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Schroders backs benchmark split for Absolute Return sector

Fund managers welcome IMA’s “sensible” list of three options for sector revamp.

By Nick Reeve | Published Jun 01, 2012 | comments

Schroders has backed the option of splitting the IMA’s Absolute Return fund sector into two sub-sectors - one for funds that use ‘cash’ benchmarks and one for those that use other types.

The IMA this morning issued three options for the future structure of the controversial 78-fund sector, including splitting the funds by benchmark or investment strategy or a more complex online-based solution, as revealed by Investment Adviser.

The benchmark split plan would see all absolute return funds that use cash-like benchmarks such as Libor compared in one sub-sector and funds that use relative benchmarks, such as equity indices, placed in another.

Robin Stoakley (pictured), managing director at Schroders, said: “I like the idea of grouping according to cash benchmarks, that to me makes a lot of sense.

“To me, the definition of absolute return is a fund which doesn’t lose money. If a fund doesn’t have an absolute benchmark then it shouldn’t be in the sector.”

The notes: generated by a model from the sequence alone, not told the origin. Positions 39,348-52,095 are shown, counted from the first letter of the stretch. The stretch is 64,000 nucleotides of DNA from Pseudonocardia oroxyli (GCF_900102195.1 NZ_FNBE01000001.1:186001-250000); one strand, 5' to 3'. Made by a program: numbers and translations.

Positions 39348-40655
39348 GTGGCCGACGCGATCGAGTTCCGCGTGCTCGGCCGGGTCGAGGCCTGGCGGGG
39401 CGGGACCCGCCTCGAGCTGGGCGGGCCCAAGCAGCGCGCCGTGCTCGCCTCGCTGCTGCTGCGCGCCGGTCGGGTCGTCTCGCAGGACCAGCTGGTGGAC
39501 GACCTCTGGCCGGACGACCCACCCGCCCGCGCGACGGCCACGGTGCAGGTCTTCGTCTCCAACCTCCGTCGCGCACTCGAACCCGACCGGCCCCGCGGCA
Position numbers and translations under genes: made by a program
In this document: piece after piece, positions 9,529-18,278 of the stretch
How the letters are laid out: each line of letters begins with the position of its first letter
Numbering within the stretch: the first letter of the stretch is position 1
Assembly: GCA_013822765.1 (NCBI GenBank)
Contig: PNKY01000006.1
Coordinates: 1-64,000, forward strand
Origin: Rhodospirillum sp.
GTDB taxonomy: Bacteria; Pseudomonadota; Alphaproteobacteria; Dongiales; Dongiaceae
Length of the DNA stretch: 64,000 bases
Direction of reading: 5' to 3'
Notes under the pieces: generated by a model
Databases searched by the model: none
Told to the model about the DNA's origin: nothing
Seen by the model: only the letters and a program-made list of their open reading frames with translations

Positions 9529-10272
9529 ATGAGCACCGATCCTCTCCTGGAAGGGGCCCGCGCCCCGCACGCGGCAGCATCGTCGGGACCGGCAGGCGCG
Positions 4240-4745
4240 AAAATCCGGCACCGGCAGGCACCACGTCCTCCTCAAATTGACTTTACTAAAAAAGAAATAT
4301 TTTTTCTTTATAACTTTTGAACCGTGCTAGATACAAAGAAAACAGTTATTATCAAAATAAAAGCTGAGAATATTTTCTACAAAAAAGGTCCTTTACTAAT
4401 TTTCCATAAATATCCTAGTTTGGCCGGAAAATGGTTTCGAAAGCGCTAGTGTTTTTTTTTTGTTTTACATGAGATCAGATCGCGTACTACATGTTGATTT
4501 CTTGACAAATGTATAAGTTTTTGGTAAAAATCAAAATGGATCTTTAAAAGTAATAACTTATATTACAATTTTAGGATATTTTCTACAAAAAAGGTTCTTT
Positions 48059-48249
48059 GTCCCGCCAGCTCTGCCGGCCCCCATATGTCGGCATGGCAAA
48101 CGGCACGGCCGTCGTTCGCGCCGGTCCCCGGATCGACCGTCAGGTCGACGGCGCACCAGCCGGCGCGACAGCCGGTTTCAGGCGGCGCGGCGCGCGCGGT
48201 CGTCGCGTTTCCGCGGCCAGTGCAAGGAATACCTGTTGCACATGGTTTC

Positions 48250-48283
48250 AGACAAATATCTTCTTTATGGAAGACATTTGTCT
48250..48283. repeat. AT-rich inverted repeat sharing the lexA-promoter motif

Mr Stoakley added that the cash benchmark sub-sector would be “meaningful” as its constituent funds could be compared by outcomes and performance, a practice that the current IMA Absolute Return sector does not permit due to the diverse nature of its members.

More than 40 funds currently in the IMA Absolute Return sector use the London inter-bank offered rate (Libor) or similar benchmarks such as CPI, RPI or the Bank of England interest rate.

Andrew Ross, chief executive at Cazenove Capital Management, added: “Any solution that makes it clear to investors and advisers that absolute return is an aim and not a guarantee is welcome, and anything that allows people to properly differentiate between different fund types is also welcome.”

Mr Ross did not back one particular option but said the IMA’s third proposal - introducing an online filtering tool for advisers and investors to apply their own criteria - would require more active investor participation than the current sector system.

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